The Tail O' the Pup, the famous L.A. hot dog stand shaped like, well, a hot dog, will finally have a new home — but it won't be dishing out franks. As of Thursday, the landmark restaurant will have a place of honor at the Valley Relics Museum in Chatsworth, the Daily News reports. The iconic hot dog stand was built in 1946 and remained open until 2005. It has been out of commission since then and currently rests in a Lake Elsinore salvage yard.
More than 100 food and drink vendors will dish out crawfish, churros, fried chicken, falafel, barbecue, ice cream and more at the 8th annual L.A. Food Fest, happening Saturday at the L.A. Coliseum. But amid the gluttony of a food festival comes the waste. Tons and tons of it. "Every city now has so many food events. And the sad reality is that while all of us are enjoying in those festivities, there are a number of people in our cities who are hungry," L.A. Food Fest founder Shawna Dawson tells KPCC.
Just in time for summer, your can now ride with your surfboard on Metrolink trains. All trains have been outfitted with one "bike and board" passenger car. You'll know it by the surfboard icon above the door. Once you hop aboard, look for a large, black net. "You unzip it, you put your surfboard in it and then there are seats where you can sit by your surfboard, so you don't have to abandon it and go up to the top," Metrolink spokeswoman Sherita Coffelt tells KPCC.
Muck Rack makes it simple to find people, tweets, or articles that mention any name, keyword, company, hashtag etc. We've compiled this guide to help you make the most of your search.
Selecting a term
Start searching tweets, articles from media outlets, articles mentioned in tweets, journalists'
names, titles and bios with some suggested searches:
Companies or Topics (e.g. iPhone, Microsoft)
Phrases (e.g. "cloud computing") — use quotes to keep the terms together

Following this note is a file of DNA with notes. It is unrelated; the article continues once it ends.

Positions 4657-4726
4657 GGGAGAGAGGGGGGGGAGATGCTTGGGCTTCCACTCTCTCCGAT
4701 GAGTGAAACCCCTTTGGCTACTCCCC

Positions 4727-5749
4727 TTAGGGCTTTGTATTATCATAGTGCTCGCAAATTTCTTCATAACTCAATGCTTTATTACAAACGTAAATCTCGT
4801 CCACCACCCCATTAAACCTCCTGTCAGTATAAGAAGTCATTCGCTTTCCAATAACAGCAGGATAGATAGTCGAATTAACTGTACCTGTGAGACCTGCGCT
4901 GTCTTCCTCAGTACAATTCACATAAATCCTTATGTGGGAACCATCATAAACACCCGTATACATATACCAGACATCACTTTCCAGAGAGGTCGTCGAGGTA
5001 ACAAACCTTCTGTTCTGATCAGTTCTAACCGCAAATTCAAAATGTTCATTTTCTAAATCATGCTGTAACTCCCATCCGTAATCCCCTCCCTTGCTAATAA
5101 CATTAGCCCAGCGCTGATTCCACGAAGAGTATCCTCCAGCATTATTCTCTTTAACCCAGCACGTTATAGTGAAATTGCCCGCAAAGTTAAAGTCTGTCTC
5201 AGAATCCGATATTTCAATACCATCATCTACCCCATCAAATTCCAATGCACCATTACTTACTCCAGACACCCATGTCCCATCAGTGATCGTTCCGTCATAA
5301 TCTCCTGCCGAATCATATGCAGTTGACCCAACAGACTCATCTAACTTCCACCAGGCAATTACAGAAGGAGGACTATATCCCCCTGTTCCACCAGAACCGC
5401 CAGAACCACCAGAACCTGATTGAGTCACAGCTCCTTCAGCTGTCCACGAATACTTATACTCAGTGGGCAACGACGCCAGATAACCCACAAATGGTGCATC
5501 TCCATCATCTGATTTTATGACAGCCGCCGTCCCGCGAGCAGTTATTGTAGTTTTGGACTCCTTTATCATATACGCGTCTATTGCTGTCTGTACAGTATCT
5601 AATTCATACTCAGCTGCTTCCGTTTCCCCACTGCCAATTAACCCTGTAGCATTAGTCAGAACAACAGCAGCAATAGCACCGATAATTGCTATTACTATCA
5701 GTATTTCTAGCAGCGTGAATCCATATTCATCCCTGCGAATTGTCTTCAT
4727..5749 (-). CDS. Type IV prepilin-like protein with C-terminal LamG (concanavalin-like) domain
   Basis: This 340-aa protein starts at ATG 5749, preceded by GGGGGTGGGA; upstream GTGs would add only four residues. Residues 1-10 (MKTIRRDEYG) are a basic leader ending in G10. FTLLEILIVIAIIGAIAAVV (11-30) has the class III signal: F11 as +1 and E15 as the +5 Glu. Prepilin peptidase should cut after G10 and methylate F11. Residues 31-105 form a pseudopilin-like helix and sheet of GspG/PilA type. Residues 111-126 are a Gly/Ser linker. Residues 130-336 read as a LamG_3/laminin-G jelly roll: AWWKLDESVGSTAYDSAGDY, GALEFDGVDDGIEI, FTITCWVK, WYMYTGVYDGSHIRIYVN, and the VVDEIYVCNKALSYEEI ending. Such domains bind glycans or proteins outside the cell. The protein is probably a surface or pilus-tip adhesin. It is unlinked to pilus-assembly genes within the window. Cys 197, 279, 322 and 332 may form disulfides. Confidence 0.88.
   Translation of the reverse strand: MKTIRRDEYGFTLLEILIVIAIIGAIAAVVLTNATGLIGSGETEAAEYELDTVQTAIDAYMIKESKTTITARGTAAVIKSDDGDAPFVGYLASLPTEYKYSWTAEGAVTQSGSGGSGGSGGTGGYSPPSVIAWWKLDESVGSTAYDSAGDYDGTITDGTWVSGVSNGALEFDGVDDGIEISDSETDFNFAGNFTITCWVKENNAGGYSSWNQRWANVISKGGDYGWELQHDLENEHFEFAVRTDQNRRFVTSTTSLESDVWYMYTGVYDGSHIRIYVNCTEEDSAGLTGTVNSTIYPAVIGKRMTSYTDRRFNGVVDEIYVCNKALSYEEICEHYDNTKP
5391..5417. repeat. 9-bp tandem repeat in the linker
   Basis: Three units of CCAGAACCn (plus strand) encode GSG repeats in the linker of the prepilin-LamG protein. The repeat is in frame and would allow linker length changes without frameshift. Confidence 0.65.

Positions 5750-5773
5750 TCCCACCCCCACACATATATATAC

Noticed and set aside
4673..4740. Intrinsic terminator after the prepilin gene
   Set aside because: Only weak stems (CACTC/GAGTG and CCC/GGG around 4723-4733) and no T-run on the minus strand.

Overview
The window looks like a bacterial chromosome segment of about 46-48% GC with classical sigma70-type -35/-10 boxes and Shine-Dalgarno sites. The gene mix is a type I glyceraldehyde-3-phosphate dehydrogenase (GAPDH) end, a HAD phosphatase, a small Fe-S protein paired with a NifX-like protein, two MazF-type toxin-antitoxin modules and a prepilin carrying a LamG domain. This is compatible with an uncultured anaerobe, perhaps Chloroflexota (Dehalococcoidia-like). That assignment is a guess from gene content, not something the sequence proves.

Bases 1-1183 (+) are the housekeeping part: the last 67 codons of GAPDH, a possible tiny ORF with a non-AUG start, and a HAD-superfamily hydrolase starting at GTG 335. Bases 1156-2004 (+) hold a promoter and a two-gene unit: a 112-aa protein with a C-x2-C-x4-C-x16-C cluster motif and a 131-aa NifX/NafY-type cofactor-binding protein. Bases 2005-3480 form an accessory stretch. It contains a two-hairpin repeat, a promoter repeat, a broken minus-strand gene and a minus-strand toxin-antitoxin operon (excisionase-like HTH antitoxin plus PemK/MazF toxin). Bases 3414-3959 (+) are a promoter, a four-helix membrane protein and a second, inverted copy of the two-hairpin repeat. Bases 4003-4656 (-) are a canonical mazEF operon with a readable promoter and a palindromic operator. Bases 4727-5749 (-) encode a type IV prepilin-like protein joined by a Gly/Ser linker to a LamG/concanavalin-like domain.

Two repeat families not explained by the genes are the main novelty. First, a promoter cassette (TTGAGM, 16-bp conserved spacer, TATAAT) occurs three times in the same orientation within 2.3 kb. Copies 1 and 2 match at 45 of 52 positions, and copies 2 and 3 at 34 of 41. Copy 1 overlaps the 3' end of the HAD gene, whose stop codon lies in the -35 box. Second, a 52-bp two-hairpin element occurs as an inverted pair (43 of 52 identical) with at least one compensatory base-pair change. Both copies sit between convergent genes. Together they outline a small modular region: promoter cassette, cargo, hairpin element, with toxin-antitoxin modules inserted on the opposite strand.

Twitter handles (e.g. @username) — returns those who have mentioned or replied to
Names (e.g. "David Pogue")
Hashtags (e.g. #sxsw, #london2012)
Bio details (e.g. vegan, Olympics, father)
Muck Rack's Advanced Search allows for many boolean operators.
Find results that mention multiple specified terms, use AND or
+. For example, ensure each result contains both Elon Musk and Mark Zuckerberg by
searching Obama AND Romney or Obama + Romney.
Use the operators OR or , to broaden your search when you'd like either of
multiple terms to appear in results. (This is the default behavior of our search when no operators
are used.) For example, search for democrat OR republican to find results that refer to
Democrats and/or Republicans.
Use NOT or - to subtract results from your search. For
example, searching Disney will yield results about the Walt Disney Company as well as Walt Disney
World Resort. To exclude mentions of Disney World, search for Disney -World or Disney
When using one of these operators with a phrase, enclose it in quotation marks. For example, you can
find results about smartphones excluding Apple's iPhone 4S by searching smartphone -"iPhone
Exact case matching or punctuation
If you're searching for a brand name or keyword that relies on specific punctuation marks or capitalization, you can
find results that match your exact query by adding matchcase: before the keyword you're searching for, like matchcase:E*TRADE .
Use parentheses to separate multiple
boolean phrases. For example, to find journalists talking about having fun in Disney World or
Disneyland, search for ("disney world" OR disneyland) AND fun.
An asterisk can be used to search for any variation of a root word truncated by the asterisk. For example, searching for admin* will return results for administrator, administration, administer, administered, etc.
A near operator is an AND operator where you can control the distance between the words. You can vary the distance the near operation uses by adding a forward slash and number (between 0-99) such as strawberries NEAR/10 "whipped cream", which means the strawberries must exist within 10 words of "whipped cream".